Regarding interpersonal relationships, Baklik said Herasimowicz needed to focus and organize ideas before presenting the ideas to others. Regarding judgment, Baklik said Herasimowicz needed to work on prioritization, delegating duties, and adjusting tone and pace to coworkers.
“She works very fast and can unintentionally lose people by operating hastily,” Baklik commented.
After Herasimowicz was put on paid leave in March, corporation counsel Vincent Marino, acting on behalf of Mayor Dziekan’s administration, commissioned an investigative report that was authored by Mohoney Sabol and Company, LLP, an accounting and auditing firm out of Glastonbury.
The report is embedded at the bottom of this story.
Marino said the report shows Herasimowicz violated the Derby City Charter five times. The Derby Board of Aldermen & Alderwomen discussed Herasimowicz’s job performance at an executive session held in the public’s view on Monday. Click here for a story. The discussion is scheduled to continue Wednesday.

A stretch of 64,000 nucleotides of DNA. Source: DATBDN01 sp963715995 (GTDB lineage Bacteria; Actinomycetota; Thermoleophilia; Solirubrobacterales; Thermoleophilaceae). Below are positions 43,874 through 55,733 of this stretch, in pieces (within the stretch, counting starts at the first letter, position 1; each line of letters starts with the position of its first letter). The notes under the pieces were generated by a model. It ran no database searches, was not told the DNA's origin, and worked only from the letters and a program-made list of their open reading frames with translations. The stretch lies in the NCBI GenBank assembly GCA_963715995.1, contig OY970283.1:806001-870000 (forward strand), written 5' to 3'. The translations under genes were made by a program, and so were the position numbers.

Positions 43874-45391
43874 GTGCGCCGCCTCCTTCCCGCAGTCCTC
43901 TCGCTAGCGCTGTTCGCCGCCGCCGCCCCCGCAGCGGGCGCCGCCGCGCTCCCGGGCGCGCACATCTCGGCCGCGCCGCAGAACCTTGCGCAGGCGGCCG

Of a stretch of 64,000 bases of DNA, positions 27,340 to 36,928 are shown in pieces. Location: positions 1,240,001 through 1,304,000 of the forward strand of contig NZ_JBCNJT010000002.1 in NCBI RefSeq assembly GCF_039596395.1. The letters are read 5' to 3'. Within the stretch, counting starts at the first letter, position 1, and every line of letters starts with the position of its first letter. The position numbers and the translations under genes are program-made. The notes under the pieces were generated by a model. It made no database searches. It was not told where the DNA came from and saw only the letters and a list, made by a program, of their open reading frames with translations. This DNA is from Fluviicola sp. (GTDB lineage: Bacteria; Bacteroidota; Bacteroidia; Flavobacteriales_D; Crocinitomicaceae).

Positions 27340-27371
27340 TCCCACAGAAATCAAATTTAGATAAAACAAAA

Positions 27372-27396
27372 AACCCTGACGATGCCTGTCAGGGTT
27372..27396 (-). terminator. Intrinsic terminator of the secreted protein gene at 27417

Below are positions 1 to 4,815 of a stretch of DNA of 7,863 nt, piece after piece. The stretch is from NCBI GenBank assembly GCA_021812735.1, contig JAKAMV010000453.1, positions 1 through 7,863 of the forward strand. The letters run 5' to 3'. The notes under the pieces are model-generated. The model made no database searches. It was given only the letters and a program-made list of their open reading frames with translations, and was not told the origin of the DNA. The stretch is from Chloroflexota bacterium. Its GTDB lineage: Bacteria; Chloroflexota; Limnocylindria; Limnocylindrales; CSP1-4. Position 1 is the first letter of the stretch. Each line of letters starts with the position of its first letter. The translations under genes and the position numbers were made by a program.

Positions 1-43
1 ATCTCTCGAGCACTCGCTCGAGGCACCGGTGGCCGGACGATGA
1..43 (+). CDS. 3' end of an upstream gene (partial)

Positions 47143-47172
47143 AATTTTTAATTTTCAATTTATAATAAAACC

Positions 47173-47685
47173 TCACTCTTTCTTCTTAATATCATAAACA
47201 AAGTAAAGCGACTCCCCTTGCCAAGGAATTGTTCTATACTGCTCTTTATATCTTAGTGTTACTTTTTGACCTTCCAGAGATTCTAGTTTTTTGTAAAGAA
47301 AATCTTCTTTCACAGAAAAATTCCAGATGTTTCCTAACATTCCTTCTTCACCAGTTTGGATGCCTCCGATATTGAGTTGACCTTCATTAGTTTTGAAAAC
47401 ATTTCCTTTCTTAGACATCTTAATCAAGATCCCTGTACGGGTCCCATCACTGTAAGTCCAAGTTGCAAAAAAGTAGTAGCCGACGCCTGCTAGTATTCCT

The investigative report also notes the city lacks written specific policies and procedures in its finance department. So while Herasimowicz violated the charter, the report also found her actions reasonable. Click here for a previous story.
Herasimowicz’s fate — whether she returns to work, faces discipline, or is terminated — is up to the Aldermen and Alderwomen.
At Monday’s hearing, Second Ward Alderman Gino DiGiovanni focused his questions on the fact Herasimowicz paid for police department camera equipment without getting approvals from the Derby Board of Apportionment and Taxation to pay the bill, and to move money around in the budget to cover the expense. Alderman Charles Sampson was critical of statements Herasimowicz made regarding her job.